Land Use consents (e.g. build an overheight building or operate a cafe) and reclamation generally do not expire.
The rules for applying expiry dates to consent are controlled by Section 123 of the Resource Management Act.
Once set, the expiry date of a consent cannot be changed.
If your resource consent has expired you cannot apply to "renew" your consent but you can apply for a "replacement" consent. The application for a replacement consent must be processed afresh.
When applying for a replacement consent you should do so more than six months before your original consent is due to expire. This will give you special rights under Section 124 of the Resource Management Act and you will be able to continue your activity even if your resource consent expires.
Land use consents that apply to a title are automatically transferred to the new owners when the title is sold. The new owners are responsible for the consent and any conditions of the consent that must be met.
All other types of resource consent (water permits, discharge permits, land use consents to do something in a waterway, or coastal permits) must be manually transferred. To do this you should fill in the appropriate form and send it to the Council along with the fee payable. Both parties (i.e. the party relinquising the consent, and the new owner of the consent) must sign the form.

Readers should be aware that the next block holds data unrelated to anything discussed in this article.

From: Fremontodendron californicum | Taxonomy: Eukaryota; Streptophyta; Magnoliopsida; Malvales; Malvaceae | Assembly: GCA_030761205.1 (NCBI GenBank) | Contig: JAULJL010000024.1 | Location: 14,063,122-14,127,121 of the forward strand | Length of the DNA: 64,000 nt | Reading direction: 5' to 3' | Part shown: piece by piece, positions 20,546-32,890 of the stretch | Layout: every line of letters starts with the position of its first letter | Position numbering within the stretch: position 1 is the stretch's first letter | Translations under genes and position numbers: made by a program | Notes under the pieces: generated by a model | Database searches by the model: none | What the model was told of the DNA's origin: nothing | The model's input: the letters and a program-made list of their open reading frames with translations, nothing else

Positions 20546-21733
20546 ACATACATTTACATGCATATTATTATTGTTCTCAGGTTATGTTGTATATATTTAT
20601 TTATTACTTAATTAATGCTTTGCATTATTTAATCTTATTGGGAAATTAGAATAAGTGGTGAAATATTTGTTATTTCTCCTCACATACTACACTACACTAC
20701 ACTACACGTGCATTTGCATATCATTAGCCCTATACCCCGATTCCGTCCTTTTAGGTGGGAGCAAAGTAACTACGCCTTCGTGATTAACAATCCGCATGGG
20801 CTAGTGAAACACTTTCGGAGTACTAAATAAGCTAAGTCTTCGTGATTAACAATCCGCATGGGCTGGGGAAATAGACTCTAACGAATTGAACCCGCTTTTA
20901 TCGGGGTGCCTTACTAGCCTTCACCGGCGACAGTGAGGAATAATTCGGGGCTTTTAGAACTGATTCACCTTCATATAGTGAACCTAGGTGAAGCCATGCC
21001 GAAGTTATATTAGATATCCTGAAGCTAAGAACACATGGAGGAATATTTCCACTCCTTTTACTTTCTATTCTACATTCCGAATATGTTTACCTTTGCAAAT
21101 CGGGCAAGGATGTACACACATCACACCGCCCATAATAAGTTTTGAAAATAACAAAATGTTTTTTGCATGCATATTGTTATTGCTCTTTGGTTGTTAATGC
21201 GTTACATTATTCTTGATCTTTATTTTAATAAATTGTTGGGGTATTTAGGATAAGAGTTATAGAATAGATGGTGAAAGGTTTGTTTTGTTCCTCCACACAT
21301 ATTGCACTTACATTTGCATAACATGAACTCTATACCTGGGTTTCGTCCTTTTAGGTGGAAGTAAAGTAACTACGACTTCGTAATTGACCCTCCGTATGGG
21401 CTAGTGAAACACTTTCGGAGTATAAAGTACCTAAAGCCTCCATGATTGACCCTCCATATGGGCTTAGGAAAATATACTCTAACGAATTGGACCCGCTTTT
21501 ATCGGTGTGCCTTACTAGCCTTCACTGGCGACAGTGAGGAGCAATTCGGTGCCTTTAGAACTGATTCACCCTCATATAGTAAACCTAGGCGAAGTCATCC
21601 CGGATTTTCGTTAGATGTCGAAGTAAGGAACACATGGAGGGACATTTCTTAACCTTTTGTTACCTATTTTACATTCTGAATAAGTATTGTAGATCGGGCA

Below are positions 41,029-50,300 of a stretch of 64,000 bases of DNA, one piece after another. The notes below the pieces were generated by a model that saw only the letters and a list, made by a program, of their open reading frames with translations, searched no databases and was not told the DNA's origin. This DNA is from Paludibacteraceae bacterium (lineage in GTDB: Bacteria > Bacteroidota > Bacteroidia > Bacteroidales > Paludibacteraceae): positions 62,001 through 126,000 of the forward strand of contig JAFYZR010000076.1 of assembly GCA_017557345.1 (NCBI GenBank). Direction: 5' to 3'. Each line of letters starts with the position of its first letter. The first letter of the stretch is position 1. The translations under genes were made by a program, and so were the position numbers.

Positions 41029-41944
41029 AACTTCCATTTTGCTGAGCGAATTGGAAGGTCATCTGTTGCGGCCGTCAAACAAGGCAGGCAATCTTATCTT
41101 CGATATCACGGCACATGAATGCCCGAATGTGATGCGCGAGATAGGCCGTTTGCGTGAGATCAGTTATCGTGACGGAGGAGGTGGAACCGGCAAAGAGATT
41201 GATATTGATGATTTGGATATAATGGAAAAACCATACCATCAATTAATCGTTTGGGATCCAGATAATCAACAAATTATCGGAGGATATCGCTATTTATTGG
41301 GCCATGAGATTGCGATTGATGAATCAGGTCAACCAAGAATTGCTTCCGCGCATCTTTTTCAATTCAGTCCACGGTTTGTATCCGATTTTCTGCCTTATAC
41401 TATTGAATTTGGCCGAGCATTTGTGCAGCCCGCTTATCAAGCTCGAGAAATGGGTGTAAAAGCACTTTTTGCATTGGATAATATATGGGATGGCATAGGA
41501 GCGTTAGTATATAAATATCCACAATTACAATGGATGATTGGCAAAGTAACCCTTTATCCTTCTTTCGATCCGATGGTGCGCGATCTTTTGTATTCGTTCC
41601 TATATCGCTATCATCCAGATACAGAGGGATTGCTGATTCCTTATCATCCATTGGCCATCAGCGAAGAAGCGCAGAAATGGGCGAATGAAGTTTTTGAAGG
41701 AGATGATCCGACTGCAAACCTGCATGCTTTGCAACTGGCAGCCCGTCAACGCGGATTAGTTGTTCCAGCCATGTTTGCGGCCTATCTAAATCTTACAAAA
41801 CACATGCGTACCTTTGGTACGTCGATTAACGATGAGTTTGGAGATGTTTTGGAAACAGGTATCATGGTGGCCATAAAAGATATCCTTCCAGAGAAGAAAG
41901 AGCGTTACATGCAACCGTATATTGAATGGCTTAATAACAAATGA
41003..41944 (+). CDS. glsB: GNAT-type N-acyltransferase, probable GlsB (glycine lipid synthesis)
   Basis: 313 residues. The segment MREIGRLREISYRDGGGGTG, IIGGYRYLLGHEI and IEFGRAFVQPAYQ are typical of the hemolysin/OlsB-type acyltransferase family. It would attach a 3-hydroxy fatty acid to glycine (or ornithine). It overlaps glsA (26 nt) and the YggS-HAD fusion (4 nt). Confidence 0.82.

If a discharge consent is not transferred to the new owner, the original owner may still be liable for any monies.
If you wish to surrender a resource consent, please notify the Tasman District Council using the following form:
Until recently a resource consent was needed to take and use water stored in constructed ponds, reservoirs and dams. The Council has now removed this requirement, subject to meeting certain conditions. If you have a water permit that authorises a take from storage and you believe you no longer need it, you may surrender it using the following form. The form will guide you through an assessment of whether you now meet the permitted activity rule.